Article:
Students at Calumet Middle School Study Living on Sisu
During the summer of 2009, Public Schools of Calumet Laurium Keweenaw purchased class sets of Deborah Frontiera’s book, Living on Sisu: The 1913 Union Copper Strike Tragedy
for use during the 2009/10 school year in multiple grades. Seventh grade Language Arts teacher Amy Machiela downloaded the free teaching materials developed for use by several grade levels provided in the “Articles” section of Frontiera’s web site: www.authorsden.com/deborahkfrontiera
The materials are in four separate PDF files, one with teacher materials and three with student activity pages which may be copied in class sets. These pages may be used in elementary classrooms as class work, homework or assessment. Middle school teachers will find the pages just right for “pick it up at the door and finish in five minutes” activities to settle students into learning mode.
Calumet schools are in the heart of the setting of Living on Sisu. Frontiera had made an author visit to Calumet middle school students in May of 2009 to help launch the book. Ms. Machiela had mentioned at the time that students there could look out the school windows and see the Miscowaubik Club and walk a few blocks to the memorial park where the Italian Hall once stood, so she looked forward to using the book to combine Language Arts and Social Studies. She and Frontiera have kept in touch by email since then and Frontiera promised to answer any questions by email that the students had.
In early December, 2009, Frontiera received the following email from Ms. Machiela:
“We just finished reading the second ‘chunk’ of Sisu (page 75). The kids are OUT OF CONTROL with excitement and ideas. The enthusiasm is enough to last me the rest of my life! I love this. This week, we went over to the library’s local history/mining/Calumet section. Deb Oyler [the librarian] helped the kids out with choosing a topic from Sisu: a key word that they were especially interested in (Finnish, Swedetown, copper, etc.). Then she talked about indexes. The students all found two photos, articles, or just ideas from the files and books about these topics to share with the class the following day. They didn’t want to stop! Soon, we will be going to the computer lab to do a Webquest. After that, the kids will be sending some emails to you with questions. I’ve found the unit to be VERY helpful, but when you teach up here, the book really teaches itself. Well done.”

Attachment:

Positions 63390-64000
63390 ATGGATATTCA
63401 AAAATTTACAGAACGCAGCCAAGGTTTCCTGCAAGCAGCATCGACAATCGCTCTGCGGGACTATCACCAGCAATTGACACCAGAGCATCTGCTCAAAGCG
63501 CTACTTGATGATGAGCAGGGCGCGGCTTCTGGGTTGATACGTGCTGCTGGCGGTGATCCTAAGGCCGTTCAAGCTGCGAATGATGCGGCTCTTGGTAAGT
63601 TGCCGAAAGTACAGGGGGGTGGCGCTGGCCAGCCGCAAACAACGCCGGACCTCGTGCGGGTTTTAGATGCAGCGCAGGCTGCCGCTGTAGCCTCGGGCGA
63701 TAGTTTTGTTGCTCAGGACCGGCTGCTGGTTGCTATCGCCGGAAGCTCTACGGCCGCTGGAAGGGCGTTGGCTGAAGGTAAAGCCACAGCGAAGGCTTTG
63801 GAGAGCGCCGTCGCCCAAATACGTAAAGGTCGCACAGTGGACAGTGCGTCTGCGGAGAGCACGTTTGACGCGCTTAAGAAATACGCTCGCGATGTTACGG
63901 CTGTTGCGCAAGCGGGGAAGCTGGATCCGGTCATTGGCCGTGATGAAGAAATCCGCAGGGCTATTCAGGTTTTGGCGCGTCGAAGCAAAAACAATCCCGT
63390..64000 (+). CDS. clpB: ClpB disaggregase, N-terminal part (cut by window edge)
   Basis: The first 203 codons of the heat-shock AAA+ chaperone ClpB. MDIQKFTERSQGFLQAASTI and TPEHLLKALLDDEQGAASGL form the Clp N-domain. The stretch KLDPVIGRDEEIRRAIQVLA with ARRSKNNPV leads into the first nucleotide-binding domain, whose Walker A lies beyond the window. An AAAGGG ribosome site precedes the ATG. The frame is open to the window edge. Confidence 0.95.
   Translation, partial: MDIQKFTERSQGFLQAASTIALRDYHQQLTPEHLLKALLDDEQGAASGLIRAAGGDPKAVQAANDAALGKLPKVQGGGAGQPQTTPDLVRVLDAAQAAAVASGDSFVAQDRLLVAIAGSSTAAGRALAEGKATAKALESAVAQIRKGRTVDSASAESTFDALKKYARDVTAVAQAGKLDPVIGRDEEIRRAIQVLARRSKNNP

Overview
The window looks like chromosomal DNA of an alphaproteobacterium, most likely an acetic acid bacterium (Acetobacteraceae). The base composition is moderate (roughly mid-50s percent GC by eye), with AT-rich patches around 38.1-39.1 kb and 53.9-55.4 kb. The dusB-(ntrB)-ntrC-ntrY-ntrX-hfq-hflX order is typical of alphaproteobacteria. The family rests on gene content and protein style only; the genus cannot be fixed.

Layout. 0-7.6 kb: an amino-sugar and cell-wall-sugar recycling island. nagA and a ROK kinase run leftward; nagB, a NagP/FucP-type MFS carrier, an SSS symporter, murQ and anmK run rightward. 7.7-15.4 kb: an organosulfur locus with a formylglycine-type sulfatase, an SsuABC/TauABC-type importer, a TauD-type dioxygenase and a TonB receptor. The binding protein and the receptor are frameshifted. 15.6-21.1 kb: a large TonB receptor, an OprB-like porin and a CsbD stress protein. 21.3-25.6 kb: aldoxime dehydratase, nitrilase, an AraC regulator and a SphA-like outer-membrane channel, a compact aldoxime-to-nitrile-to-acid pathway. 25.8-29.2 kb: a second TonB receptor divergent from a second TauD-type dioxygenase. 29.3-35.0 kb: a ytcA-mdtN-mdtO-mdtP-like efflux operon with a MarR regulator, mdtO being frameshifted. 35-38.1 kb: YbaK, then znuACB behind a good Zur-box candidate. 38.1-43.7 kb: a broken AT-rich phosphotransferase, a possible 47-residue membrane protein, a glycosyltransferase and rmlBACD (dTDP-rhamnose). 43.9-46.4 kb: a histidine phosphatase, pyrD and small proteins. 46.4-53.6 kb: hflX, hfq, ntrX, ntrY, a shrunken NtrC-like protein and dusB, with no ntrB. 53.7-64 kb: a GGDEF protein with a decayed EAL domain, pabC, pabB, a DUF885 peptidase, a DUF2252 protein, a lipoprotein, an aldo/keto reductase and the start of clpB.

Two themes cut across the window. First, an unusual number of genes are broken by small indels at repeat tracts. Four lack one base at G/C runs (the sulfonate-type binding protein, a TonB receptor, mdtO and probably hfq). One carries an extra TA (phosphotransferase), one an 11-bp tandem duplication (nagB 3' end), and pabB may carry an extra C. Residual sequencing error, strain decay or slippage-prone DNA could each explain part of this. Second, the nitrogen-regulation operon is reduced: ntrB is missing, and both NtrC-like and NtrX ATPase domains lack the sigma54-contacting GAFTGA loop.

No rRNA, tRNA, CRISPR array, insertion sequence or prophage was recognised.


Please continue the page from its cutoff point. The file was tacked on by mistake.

While the book is especially relevant to grades four and seven in Michigan when State history is the focus of Social Studies classes, other states will find its message equally enticing for studying the early 20th Century, the beginnings of labor unions and workers’ rights, and to compare immigration issues over the last 100 years.
Frontiera will return to Michigan’s Upper Peninsula in May of 2010 and for the summer
and hopes to be able to visit Calumet students again. She is making a special offer to all schools in the area: she will do a free author visit for any school that purchases a class set of Living on Sisu and helps pay her travel expenses. From May 15, 2010 to the end of that school year, U.P. schools within a three hour drive from Houghton will have no travel expense. U.P. schools farther than three hours should provide the cost of twenty-five gallons of gas. Frontiera is willing to extend this offer to schools in Michigan’s Lower Peninsula and across the USA any time during a school year, but regular travel expenses would apply to those schools and would vary with the distance and mode of travel. Frontiera and her publisher also offer special discounts from the retail price of the book for schools buying class sets.
When doing these visits, Frontiera comes dressed in period costume and begins by telling a few stories of her own grandmother (great-great-grandmother to students today) and other direct connections between her family and the story. She discusses the research and writing process, use of primary and secondary sources, and the special challenge of writing historical fiction. She challenges students to find out about their own community’s history. Schools interested should contact the author through her web site, providing a name, phone number and email so she can contact the school to make detailed arrangements.